How to Combat Financial Toxicity During Your Cancer Treatment

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Ketki Patel, MHA, GRACE Guest Contributor
With the insurance payer landscape changing every day, one important demographic facing the backlash of these changes are cancer patients.

Cancer research has resulted in expanding treatment options and rapid approval of many high-cost cancer drugs. However, insurance companies have struggled to update their medical policies and keep up in their provision of adequate coverage and access to care. 


One particular drug class that has received a lot of recent attention is immunotherapy. Immunotherapy is a class of drugs that works with the immune system to fight off the cancer cells. If a doctor discusses the potential use of immunotherapy, these drugs can be fairly costly, and it is important for patients to know about their insurance requirements in advance.  Typically the provider's office initiates the process of obtaining a prior authorization for approval of treatment from a patient’s insurance plan, so it is beneficial for patients to understand those requirements as well, and not be surprised. It is also important for patients to be aware of other coverage options if the insurance company denies the prior authorization or pre-determination.

 

Some examples of why something would deny could be based on:
●    Lack of following step therapy requirements 
●    Missing biomarker testing 
●    Off label use

 

Off label means that a particular drug doesn’t meet the FDA guidelines for treatment. Specifically, in these scenarios, drug manufacturers may have programs in place to help provide copay assistance or treatment free of charge to the patient, or may be able to assist patients in obtaining additional third party funding if available. 


For patients who have a commercial insurance plan, copay assistance may be granted for qualifying patients from the drug manufacturer.  For patients with Medicare plans, third-party foundations may provide assistance for patients based on income or financial need. Some of these foundations and resources include:
●    Healthwell Foundation, Patient Advocate Foundation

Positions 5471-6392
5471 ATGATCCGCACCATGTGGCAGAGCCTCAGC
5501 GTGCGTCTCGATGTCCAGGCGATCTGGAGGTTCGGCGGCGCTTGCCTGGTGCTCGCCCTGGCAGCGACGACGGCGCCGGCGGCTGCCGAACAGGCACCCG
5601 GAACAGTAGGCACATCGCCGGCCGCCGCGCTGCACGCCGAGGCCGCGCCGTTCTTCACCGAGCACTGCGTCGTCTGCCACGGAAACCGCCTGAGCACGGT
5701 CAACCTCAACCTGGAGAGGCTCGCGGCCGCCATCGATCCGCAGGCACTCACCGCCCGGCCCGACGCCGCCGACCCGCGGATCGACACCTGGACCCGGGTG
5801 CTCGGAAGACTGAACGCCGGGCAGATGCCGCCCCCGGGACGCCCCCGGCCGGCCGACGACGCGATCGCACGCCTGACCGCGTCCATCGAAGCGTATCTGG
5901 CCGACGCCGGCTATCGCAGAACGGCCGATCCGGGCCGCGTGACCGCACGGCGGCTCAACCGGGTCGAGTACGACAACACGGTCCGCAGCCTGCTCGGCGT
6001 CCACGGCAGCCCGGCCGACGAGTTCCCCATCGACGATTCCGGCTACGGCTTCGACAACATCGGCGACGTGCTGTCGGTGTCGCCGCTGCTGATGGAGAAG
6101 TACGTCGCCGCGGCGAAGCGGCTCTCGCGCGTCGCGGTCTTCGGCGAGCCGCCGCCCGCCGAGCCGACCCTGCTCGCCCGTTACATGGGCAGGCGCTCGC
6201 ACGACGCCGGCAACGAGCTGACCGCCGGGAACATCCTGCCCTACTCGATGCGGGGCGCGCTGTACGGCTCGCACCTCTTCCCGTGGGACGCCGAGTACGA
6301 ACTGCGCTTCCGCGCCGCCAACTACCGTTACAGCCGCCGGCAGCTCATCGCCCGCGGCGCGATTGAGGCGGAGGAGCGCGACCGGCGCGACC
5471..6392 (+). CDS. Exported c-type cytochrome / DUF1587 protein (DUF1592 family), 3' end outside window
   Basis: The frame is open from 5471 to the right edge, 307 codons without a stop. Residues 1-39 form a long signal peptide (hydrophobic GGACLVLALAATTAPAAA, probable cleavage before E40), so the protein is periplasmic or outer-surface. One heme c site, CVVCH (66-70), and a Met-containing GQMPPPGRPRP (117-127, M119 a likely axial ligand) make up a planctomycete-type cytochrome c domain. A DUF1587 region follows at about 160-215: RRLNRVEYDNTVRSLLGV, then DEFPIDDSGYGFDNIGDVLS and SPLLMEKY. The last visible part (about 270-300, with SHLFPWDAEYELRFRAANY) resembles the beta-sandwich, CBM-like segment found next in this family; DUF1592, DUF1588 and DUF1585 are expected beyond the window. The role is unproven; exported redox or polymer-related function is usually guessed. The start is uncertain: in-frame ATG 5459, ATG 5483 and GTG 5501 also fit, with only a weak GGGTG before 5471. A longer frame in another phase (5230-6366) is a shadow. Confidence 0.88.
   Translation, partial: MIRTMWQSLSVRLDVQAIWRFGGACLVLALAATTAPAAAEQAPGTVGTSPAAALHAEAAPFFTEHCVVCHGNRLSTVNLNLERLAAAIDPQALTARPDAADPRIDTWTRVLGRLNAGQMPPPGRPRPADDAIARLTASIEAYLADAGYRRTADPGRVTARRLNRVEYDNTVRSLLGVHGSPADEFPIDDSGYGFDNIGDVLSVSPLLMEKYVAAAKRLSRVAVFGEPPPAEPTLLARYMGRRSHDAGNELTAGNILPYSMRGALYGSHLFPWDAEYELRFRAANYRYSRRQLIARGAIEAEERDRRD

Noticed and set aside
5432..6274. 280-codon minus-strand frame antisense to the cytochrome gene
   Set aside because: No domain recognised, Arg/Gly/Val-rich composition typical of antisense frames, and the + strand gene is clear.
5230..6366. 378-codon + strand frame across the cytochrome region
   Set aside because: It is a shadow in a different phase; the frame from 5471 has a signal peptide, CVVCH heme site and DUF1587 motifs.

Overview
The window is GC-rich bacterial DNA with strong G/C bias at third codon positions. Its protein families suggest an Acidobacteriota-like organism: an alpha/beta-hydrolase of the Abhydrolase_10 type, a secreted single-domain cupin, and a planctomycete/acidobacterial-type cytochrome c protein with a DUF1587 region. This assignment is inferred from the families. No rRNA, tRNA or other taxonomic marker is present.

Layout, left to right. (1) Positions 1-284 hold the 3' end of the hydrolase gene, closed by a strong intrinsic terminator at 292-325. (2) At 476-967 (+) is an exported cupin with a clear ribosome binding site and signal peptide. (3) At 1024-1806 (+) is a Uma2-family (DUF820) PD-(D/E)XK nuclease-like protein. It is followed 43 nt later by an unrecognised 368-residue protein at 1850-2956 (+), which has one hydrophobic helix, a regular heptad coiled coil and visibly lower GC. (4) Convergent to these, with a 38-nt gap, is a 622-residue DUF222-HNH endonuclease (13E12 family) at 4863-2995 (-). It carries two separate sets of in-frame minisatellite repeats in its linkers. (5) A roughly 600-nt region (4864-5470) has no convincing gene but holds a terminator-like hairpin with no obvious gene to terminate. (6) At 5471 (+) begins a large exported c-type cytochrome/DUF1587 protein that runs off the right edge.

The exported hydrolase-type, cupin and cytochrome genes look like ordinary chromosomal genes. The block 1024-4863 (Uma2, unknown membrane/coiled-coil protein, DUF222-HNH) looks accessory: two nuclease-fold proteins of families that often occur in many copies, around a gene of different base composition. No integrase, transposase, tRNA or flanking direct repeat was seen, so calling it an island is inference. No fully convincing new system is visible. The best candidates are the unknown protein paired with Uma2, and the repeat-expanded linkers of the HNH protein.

●    Patient Access Network (PAN) Foundation 
●    The Assistance Fund 

 

The programs provide copay assistance based on a specific diagnosis, for example, prostate cancer, and criteria for approval are generally based on patient income with a focus on helping patients most in need of financial assistance. Foundation support funds open and close frequently, so it is important to be patient if a specific diagnosis is closed at the time a patient’s doctor prescribes treatment, as it may very well open up within the week.

 

Drug assistance/patient assistance is another option open to all insurance types and each manufacturer has a set of their own eligibility criteria, but another great option to look into if patients are having trouble getting insurance approval or affordability issues.

 

Lastly, if the provider's office has a Financial Advocate it is a good idea to connect with that individual or team. Financial advocates hold a wealth of knowledge and may know the specifics for each drug, each drug manufacturer, and can help fill out the paperwork and move the process along quickly.

 

Do you have questions for Ketki?  Please join the conversation in our community forums! https://cancergrace.org/forum/how-combat-financial-toxicity-during-your-cancer-treatment-what-do-you-think

*Please note:  The below links are information only and GRACE has no financial relationship with these organizations.

Some Helpful Resources:
https://www.cancercare.org/copayfoundation 
https://www.copays.org/
https://www.healthwellfoundation.org/ 
https://panfoundation.org/index.php/en/ 
https://tafcares.org/ 
https://www.merckaccessprogram-keytruda.com/hcc/ 
http://www.bmsaccesssupport.bmscustomerconnect.com/patient 
https://www.azandmeapp.com/ 
https://www.copayassistancenow.com/ 


 

*Please note that this information is not affiliated with Swedish Cancer Institute

 

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